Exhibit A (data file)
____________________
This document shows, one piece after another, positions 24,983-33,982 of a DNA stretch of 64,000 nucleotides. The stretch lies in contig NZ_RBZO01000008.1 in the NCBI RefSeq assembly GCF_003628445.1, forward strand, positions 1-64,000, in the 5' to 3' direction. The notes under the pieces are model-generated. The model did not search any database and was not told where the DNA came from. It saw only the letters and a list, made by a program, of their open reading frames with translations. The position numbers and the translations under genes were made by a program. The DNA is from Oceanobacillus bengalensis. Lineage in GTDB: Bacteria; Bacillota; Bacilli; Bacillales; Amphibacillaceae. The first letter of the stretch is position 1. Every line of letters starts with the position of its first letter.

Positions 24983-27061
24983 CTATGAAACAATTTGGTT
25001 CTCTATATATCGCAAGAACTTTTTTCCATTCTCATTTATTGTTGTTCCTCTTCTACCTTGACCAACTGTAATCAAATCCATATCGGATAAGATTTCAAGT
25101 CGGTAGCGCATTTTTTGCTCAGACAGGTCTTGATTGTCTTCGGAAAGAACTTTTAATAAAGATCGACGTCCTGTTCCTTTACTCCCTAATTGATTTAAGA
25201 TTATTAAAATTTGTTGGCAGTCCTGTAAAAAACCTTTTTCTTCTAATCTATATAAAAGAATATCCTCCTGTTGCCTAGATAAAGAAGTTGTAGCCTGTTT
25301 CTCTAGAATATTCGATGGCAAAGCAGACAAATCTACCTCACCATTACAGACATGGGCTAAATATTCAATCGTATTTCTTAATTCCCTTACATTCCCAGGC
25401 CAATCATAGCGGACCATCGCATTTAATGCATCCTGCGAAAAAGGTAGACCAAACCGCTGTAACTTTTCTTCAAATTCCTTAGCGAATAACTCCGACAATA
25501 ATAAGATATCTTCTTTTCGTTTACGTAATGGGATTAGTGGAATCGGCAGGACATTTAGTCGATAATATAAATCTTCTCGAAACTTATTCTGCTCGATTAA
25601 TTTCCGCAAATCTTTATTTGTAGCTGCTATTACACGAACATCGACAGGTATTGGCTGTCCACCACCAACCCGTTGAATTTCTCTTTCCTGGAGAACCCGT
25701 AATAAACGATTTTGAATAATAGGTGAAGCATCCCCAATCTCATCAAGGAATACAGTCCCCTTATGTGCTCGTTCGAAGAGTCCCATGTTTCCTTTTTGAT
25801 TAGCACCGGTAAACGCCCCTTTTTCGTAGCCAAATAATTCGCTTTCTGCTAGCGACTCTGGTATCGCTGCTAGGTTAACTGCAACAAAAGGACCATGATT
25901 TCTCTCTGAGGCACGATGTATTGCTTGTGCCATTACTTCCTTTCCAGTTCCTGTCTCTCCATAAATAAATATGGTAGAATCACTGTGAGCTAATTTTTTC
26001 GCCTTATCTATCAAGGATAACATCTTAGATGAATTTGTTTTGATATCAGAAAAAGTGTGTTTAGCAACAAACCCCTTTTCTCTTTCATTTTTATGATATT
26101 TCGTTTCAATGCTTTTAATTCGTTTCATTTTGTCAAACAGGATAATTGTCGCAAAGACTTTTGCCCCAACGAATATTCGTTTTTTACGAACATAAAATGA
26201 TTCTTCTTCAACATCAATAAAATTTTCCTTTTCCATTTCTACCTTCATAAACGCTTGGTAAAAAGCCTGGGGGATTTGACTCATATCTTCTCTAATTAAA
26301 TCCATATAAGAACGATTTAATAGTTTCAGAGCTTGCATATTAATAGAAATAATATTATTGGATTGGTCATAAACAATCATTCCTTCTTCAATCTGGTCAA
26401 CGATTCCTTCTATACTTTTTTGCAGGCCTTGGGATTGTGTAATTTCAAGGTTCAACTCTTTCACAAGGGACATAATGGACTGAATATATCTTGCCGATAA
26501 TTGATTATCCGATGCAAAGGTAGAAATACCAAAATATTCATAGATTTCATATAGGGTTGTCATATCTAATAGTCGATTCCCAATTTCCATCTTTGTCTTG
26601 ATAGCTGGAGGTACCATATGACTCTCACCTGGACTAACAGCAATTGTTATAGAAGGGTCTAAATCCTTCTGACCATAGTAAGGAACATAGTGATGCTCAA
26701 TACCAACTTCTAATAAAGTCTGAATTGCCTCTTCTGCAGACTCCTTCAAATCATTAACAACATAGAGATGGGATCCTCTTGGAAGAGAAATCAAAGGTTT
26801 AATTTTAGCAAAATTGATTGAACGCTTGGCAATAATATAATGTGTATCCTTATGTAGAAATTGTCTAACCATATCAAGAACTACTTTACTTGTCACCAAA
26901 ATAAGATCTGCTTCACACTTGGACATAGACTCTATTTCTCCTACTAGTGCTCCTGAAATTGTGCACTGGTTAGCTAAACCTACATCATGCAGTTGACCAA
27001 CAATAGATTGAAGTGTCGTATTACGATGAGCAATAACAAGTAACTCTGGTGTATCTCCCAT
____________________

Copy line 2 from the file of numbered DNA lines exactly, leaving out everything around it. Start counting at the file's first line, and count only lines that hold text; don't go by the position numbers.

Positions 24983-27061